Thinking about returning to school while you're raising a child? You wouldn't be alone at Bastyr University. More than 10 percent of our students are parents who balance studies with child care. It's no cake walk, but parents determined to make it work find an array of support services to help them along.
"It's a constant juggling act," says Erin Prasad, who is raising an 11-month-old and a 13-year-old while pursuing a Master of Science in Nutrition with Didactic Program in Dietetics (MSN/DPD). "I have that three-balls-in-the-air feeling all the time. It's busy, but it's rewarding."
Seeing other babies around campus convinced Prasad she could have a second child without giving up her education.
"I just thought, if there's a place it's possible to go to grad school with a young baby, it's here," she says.
Here's a look at some of our resources for parents:
Bastyr's on-campus drop-in care center provides professional care for children ages 3 months to 5 years. The colorful center on the ground floor includes play areas, a nap room, an outdoor playground and age-appropriate curricula. Providers welcome specific instructions from parents on things like foods, nap times and diapers (cloth and disposable are both OK).
Prasad enjoys that she can specify her daughter's nap times, whether she is rocked, has a pacifier or white noise or other special requests. She appreciates that the PRC's rates and provider-child ratios are better than most centers in the area.
After operating as a student-run co-op for the past several years, the center will become a formal part of the University this summer. That will free up head provider Michele Tobias to focus on additional programming and organizing new support groups for parents. She welcomes questions at email@example.com.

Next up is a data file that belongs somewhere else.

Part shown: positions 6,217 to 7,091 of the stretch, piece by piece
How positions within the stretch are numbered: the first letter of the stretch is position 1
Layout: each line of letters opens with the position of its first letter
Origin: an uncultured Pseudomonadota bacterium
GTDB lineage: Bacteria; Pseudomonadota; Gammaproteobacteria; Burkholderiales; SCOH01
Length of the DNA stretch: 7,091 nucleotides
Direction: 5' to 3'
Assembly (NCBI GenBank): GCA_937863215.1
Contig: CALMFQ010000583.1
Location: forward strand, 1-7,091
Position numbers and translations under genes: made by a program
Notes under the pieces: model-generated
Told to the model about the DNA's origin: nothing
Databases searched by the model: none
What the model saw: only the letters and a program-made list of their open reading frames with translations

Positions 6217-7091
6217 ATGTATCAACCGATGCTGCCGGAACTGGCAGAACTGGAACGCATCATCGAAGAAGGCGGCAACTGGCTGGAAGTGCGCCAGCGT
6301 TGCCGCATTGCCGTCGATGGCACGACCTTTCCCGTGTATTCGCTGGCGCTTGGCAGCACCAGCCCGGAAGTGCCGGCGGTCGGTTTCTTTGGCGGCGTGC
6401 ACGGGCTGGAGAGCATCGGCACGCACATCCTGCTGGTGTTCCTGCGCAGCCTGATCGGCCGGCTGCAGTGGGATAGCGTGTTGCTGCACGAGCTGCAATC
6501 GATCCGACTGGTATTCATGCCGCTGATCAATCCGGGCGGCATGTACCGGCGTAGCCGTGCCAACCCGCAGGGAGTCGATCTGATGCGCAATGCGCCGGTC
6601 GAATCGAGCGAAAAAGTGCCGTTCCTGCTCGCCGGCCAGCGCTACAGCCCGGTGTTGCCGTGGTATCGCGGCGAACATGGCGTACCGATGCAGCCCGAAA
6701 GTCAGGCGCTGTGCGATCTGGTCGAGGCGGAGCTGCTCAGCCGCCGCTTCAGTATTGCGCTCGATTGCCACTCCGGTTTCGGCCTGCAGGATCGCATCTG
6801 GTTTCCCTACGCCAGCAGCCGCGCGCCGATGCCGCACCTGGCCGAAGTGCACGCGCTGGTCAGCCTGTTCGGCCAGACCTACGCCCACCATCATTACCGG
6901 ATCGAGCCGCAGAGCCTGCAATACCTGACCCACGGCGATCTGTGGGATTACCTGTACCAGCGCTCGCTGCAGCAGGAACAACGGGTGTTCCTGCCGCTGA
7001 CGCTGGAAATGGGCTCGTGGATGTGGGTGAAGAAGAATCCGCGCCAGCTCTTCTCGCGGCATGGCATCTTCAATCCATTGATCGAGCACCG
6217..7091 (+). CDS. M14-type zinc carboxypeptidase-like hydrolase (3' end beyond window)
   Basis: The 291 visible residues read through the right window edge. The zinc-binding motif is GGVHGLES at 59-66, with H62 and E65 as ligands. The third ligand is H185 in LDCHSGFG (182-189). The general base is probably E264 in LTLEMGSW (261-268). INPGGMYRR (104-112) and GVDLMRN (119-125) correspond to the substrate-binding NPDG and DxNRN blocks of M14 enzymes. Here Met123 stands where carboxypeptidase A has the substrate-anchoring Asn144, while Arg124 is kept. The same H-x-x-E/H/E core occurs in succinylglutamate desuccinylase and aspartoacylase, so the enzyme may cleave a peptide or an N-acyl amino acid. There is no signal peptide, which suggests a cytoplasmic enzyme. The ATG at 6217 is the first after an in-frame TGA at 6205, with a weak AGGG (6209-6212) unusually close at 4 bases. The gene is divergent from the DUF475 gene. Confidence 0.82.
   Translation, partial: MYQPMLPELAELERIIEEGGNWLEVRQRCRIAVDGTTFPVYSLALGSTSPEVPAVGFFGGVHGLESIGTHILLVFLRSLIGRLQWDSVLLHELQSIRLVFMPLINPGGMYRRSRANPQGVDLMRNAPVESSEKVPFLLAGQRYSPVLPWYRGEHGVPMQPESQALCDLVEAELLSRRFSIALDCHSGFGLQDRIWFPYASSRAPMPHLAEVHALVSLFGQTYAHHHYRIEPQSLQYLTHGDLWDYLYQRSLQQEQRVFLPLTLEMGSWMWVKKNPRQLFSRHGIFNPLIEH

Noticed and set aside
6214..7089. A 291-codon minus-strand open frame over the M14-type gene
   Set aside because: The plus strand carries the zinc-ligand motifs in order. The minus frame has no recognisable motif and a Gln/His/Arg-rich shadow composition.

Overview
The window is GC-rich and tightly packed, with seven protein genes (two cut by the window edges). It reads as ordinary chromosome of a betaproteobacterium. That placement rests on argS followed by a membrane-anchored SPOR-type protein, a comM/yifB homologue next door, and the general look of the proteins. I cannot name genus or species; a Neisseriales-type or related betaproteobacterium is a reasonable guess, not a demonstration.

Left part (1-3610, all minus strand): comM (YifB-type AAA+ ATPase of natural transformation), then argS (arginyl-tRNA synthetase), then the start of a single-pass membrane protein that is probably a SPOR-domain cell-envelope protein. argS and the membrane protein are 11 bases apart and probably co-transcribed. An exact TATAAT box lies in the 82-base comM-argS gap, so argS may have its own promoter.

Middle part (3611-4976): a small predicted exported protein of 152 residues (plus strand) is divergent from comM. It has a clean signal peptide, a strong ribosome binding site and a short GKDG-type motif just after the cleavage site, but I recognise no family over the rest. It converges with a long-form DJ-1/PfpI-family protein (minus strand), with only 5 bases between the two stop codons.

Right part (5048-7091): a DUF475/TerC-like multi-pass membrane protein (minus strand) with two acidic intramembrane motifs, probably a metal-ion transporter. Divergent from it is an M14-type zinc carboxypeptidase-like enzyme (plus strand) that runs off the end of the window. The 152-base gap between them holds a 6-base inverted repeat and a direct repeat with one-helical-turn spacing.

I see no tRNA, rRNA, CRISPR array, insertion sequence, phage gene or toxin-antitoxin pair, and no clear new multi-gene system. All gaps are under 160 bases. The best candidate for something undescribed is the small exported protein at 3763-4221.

"The majority of parents that I know do it well," Tobias says. "I'm constantly amazed at their ability to juggle everything."
One of the unexpected perks of Prasad’s coursework has been learning about child health and development. Her nutrition courses taught her how to take infant food measurements and about how nutrition needs change during development. Students in other programs learn approaches to pediatric care as part of their core coursework as well. A student pediatrics club also organizes activities and lectures for parents.
Bastyr's online message board is a popular place for students, staff, faculty and alumni to find used items, babysitters or advice from a health-minded community. Participants often give away or sell things like baby food jars, clothes, strollers and other equipment.
Larger classrooms include video feeds that allow parents to view their classes from private campus rooms with TVs. That helps them spend time with their children during the day or be available for nursing/feeding.
The Kenmore campus and the Seattle teaching clinic, Bastyr Center for Natural Health offer quiet, private lactation rooms with hospital-grade breast pumps.
Our next-door neighbor offers forested trails, a small beach on Lake Washington and a free summer concert series popular with young families. The park's extensive Northwest-themed playground (check it out) includes a tree house, ferry-boat sandbox, light house, back-hoe digger, hollow cedar-tree tower and climbing net. Our campus has its own gardens and ball fields for young ones to burn off energy as well.
Most of all, Prasad says she appreciates the many small signs that the campus welcomes parents and children, such as changing tables in both women's and men's restrooms. When Prasad told her advisor she was pregnant, she received help weighing different scenarios, such as taking a year off or working on her degree part-time. In the end she took a quarter off and returned part-time.
"I've learned a lot about prioritizing this year," she says. "It's doable. Other people are doing it. It's hard, but there's help."
For questions about parent resources at Bastyr, contact the PRC at firstname.lastname@example.org or (425) 602-3302.